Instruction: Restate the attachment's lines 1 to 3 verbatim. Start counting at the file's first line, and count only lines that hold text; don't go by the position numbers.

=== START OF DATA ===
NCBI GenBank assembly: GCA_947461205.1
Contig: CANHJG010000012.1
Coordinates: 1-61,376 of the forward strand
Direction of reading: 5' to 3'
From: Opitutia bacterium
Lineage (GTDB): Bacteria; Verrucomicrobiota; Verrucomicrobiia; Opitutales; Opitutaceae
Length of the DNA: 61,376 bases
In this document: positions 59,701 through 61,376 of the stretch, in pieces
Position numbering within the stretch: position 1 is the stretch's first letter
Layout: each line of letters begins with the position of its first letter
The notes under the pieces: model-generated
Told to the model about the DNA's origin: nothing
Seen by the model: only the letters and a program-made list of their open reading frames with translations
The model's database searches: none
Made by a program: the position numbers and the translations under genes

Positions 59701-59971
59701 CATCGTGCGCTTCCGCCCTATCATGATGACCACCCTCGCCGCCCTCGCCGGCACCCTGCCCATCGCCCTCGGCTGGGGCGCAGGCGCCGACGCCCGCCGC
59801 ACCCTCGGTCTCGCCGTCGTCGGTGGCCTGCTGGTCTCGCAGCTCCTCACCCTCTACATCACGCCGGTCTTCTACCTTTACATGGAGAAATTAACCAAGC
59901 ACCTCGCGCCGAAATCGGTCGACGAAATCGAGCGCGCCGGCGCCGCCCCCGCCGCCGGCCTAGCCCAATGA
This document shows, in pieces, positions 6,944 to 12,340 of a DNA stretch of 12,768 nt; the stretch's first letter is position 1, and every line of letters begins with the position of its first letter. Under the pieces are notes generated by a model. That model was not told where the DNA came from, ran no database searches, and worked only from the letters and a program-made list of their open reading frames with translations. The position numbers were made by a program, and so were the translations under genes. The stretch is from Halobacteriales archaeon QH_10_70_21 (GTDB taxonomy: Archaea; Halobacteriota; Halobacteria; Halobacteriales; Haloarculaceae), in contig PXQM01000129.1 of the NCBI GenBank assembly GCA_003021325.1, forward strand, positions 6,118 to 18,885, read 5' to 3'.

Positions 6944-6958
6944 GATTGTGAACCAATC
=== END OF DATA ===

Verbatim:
NCBI GenBank assembly: GCA_947461205.1
Contig: CANHJG010000012.1
Coordinates: 1-61,376 of the forward strand